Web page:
Bomb Squad detonates device behind Street Department
By Alexandrea Dahlstrom
The widow of a World War II veteran found what authorities thought could be a live bomb in her shed Sunday.
Officials detonated the device behind the Delavan Street Department, 420 Richmond Road, after a neighbor reported it to police.
Joanne Goff, 76, said she was cleaning out a shed at her Phoenix Street home at about 9:30 a.m. Sunday when she found the 2 ½-foot-long shell. Her husband, Jerry Goff, died in February.
“I knew it was a military device. My husband was in the Army during World War II,” said Goff. “He collected and saved everything. I needed to start getting rid of things.”
Police said Goff took the shell across the street to her neighbor, Jeffery Demet, a 26-year military veteran who is familiar with these devices.
Demet put the shell in a hole in his back yard and covered it from direct sunlight with a tarp, and then called police.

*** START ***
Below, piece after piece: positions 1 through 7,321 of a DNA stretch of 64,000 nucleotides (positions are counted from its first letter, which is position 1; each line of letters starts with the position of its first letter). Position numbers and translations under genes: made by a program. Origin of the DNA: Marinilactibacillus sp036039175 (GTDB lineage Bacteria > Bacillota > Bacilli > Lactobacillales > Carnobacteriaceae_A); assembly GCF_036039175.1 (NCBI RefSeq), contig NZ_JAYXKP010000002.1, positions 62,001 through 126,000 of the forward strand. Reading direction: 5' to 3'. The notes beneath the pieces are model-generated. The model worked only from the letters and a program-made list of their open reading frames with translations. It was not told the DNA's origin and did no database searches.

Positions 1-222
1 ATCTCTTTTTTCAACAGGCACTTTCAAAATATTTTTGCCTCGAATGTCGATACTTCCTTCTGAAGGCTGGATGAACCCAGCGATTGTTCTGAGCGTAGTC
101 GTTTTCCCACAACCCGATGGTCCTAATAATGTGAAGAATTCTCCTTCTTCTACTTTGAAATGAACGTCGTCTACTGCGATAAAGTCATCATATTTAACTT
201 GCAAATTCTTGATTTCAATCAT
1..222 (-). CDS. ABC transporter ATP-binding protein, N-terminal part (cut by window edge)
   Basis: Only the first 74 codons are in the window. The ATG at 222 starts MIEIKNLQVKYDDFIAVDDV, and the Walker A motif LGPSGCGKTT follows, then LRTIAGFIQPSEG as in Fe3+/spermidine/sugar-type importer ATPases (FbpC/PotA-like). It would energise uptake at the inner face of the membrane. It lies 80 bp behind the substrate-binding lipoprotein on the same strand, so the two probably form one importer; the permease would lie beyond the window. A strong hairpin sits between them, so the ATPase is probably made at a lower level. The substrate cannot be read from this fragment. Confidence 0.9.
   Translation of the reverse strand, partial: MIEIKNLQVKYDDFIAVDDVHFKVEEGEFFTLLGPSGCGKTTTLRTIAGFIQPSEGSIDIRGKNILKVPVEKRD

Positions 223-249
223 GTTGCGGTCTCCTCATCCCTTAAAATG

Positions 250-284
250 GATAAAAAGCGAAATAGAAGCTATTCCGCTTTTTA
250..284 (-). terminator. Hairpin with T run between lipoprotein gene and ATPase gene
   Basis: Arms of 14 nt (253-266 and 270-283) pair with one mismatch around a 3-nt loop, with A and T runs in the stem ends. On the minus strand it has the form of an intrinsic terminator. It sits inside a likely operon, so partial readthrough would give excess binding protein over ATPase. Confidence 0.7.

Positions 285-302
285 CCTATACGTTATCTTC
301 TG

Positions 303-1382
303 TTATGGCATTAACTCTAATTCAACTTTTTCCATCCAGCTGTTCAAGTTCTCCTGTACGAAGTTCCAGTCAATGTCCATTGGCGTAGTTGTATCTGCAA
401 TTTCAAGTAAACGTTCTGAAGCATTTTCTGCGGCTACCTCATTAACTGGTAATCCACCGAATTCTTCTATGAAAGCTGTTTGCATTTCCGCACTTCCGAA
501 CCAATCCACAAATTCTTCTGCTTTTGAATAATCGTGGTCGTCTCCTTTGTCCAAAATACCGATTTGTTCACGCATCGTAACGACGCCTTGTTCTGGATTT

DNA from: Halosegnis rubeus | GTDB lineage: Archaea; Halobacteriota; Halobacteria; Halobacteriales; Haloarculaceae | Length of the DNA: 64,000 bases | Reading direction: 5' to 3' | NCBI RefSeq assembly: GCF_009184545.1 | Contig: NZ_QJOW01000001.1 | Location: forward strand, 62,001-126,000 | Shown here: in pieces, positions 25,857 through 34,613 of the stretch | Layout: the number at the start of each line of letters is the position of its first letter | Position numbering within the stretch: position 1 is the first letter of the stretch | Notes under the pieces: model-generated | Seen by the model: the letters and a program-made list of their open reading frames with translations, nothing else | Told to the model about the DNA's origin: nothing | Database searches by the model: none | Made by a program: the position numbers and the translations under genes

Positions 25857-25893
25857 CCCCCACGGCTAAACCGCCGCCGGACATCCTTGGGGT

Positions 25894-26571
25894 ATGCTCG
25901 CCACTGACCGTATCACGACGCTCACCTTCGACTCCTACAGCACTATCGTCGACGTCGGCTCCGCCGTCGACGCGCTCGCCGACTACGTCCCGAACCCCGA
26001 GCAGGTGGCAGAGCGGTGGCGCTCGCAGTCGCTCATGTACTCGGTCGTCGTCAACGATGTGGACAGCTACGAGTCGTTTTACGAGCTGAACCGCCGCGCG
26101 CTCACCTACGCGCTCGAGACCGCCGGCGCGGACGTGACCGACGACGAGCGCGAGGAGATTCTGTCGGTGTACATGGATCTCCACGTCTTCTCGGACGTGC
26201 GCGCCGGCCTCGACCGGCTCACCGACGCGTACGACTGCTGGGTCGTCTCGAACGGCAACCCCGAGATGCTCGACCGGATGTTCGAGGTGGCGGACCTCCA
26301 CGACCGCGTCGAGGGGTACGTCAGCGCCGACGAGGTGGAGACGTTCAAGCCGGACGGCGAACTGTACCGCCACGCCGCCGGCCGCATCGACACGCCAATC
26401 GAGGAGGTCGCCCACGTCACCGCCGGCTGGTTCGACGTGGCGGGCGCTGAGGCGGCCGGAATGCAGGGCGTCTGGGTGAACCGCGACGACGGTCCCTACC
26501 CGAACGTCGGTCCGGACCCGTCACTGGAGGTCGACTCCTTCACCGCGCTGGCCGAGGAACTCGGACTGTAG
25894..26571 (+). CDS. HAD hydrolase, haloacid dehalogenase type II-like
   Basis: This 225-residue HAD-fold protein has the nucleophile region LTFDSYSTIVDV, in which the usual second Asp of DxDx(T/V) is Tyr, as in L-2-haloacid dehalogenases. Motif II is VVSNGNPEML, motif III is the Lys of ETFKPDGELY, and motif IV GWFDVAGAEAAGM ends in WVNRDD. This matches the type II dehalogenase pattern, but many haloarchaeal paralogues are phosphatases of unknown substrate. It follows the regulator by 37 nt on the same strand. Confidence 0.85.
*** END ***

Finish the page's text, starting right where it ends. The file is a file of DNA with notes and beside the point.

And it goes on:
Demet told Sgt. Todd Wiese, of the Delavan Police Department, that the shell could be a live round. Wiese called the Kenosha Bomb Squad and told Det. Jeffrey Bliss, a Bomb Squad technician, that Delavan police had what they believed to be a military shell from WWII with primer and fuse still in tact. The weapon was estimated to be 30 inches long and 2 ½ inches in diameter. Bliss advised Wiese not to allow anyone to disturb the shell further until the Bomb Squad arrived.
Bliss arrived at about 1:30 p.m. with Sgts. Steven Beranis and Justin Miller, also Kenosha County Sheriff’s Department Bomb Squad technicians. The Bomb Squad decided to counter-charge the artillery shell in a secure location. Beranis wrapped the shell in a secure blanket for transportation. It was taken to the Street Department and buried behind the building near a tree line and a creek. The Delavan Fire Department and Delavan Rescue Squad were on hand in the event of a fire.
The Bomb Squad detonated the shell using explosive devices around 2:30 p.m. After examining the remnants of the shell, police determined it was not a live round.
“I could have gotten around $500 for it, but I’d rather get rid of it than to have someone blow up.” Goff said.